Arpaio found guilty of patrol order snub
Decision represents victory for critics of the former sheriff.
Controversial former sheriff of metro Phoenix continued traffic stops that targeted migrants after judge ordered him to stop.
Former Sheriff Joe Arpaio was convicted of a criminal charge Monday for refusing to stop traffic patrols that targeted immigrants, marking a final rebuke for a politician who once drew strong popularity from such crackdowns but was ultimately booted from office as voters became frustrated over his headline-grabbing tactics and deepening legal troubles.
The federal judge’s verdict represents a victory for critics who voiced anger over Arpaio’s unusual efforts to get tough on crime, including jailing inmates in tents during triple-digit heat, forcing them to wear pink underwear and making hundreds of arrests in crackdowns that divided immigrant families. Arpaio is vowing to appeal.
Arpaio, who spent 24 years as the sheriff of metro Phoenix, skirted two earlier criminal investigations of his office. But he wasn’t able to avoid legal problems when he prolonged his signature immigration patrols for nearly a year and a half after a different judge ordered him to stop. That judge later ruled they racially profiled Latinos.
The lawman who made defiance a hallmark of his tenure was found guilty of misdemeanor contempt- of-court for ignoring the 2011 court order to stop the patrols. The 85-yearold faces up to six months in jail, though attorneys who have followed the case doubt someone his age would be incarcerated. He will be sen- tenced Oct. 5.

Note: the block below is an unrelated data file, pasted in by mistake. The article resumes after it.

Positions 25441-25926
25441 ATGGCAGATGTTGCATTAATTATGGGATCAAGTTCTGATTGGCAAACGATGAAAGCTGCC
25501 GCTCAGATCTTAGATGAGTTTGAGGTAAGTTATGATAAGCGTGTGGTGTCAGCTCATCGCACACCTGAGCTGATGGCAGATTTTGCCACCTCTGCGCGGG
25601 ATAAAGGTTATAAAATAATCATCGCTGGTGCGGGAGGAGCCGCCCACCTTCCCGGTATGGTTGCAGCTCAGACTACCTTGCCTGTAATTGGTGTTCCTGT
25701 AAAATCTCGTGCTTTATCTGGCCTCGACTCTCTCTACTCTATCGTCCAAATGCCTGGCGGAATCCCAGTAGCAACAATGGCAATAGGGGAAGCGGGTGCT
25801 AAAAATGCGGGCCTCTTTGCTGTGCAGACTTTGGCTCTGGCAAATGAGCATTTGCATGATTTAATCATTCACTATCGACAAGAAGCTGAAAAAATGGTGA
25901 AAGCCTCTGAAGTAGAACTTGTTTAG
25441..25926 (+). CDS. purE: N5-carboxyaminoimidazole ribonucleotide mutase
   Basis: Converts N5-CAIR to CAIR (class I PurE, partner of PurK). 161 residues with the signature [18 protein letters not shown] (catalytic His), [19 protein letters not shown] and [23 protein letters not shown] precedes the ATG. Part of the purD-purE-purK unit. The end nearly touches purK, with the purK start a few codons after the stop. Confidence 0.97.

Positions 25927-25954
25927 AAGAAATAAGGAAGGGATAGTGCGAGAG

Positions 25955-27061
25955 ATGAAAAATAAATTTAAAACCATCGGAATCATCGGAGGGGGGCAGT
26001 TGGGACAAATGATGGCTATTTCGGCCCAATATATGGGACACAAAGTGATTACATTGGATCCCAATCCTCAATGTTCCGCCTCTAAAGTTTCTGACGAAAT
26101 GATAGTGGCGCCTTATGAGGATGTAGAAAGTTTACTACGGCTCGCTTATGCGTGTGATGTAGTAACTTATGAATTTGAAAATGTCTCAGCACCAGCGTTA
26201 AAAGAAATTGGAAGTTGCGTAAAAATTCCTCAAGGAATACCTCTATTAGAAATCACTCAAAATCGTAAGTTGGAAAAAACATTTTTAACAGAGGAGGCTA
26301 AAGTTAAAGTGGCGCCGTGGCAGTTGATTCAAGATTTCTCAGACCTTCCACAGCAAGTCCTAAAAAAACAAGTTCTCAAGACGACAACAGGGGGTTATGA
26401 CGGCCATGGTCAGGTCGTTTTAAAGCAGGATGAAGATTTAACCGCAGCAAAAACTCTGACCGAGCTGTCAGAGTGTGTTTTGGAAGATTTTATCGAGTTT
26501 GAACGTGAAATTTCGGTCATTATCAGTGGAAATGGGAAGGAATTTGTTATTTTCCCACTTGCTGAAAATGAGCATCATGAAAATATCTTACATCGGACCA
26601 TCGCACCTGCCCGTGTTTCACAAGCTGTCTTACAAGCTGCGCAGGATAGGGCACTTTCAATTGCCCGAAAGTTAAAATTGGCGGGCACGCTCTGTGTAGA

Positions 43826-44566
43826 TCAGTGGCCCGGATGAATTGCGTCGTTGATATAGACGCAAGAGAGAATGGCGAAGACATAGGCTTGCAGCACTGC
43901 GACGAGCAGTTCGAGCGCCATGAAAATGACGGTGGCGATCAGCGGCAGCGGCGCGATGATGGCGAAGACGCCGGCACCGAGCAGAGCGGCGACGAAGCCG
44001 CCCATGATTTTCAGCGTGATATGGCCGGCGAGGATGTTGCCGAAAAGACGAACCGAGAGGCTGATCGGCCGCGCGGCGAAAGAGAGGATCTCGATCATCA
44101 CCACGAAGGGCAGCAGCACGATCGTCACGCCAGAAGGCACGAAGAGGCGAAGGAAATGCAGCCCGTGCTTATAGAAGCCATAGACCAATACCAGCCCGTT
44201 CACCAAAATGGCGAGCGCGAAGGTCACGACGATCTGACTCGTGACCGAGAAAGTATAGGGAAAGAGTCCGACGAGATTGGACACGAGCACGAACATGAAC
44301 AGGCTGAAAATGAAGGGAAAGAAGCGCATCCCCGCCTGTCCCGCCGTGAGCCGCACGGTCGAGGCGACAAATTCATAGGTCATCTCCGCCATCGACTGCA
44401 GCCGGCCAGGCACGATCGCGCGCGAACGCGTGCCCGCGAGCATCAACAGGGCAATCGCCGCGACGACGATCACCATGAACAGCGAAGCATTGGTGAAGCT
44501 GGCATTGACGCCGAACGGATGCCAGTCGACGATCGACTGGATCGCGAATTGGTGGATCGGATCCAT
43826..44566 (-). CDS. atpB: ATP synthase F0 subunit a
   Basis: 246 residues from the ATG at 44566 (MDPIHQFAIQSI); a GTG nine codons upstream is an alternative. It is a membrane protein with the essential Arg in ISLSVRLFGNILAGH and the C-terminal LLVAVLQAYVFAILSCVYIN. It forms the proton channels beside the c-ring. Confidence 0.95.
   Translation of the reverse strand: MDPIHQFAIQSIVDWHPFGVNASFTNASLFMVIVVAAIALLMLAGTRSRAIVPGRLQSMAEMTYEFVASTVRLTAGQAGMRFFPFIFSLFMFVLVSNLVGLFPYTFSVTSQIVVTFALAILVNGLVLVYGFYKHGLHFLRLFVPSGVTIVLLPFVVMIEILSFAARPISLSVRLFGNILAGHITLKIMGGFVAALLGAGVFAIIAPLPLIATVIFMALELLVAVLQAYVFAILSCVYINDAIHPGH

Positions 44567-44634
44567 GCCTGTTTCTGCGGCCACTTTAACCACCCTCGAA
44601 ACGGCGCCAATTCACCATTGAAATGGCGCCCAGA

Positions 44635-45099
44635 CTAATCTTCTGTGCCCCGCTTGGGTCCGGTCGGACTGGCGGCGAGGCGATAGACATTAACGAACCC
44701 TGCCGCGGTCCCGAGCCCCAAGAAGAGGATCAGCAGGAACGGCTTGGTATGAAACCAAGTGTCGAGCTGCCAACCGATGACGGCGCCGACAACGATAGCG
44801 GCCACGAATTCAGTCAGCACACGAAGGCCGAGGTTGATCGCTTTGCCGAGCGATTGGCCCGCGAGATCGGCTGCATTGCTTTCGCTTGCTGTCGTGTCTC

Critics hoped Arpaio’s eight-day trial in federal court in Phoenix would bring a long-awaited comeuppance for a lawman who had man- aged to escape accountability through much of his six terms.
Prosecutors say Arpaio violated the order so he could promote his immi- gration enforcement efforts in an effort to boost his 2012 re-election campaign and even bragged about his con- tinued crackdowns.
He had acknowledged prolonging his patrols but insisted it was not inten- tional. He also blamed one of his former attorneys in the profiling case for not prop- erly explaining the importance of the court order.
U.S. District Judge Susan Bolton rejected all Arpaio’s key arguments, saying it was clear he knew of the order but still chose to continue the patrols.
“Not only did defendant abdicate responsibility, he announced to the world and to his subordinates that he was going to continue business as usual no matter who said otherwise,” Bolton wrote, citing TV interviews and press releases in which Arpaio said his agency was still detaining immigrants who were in the country illegally.
She said an attorney had clearly informed him of the order, and a top aide also read a portion of it aloud to Arpaio during a staff meeting.
Arpaio’s lawyers said they will appeal the verdict, contending their client’s legal fate should have been decided by a jury, not a judge. They also said Bolton violated Arpaio’s rights by not reading the decision in court.
“Her verdict is contrary to what every single witness testified in the case,” his lawyers said in a statement.
Former Sheriff Joe Arpaio’s lawyers said they will appeal.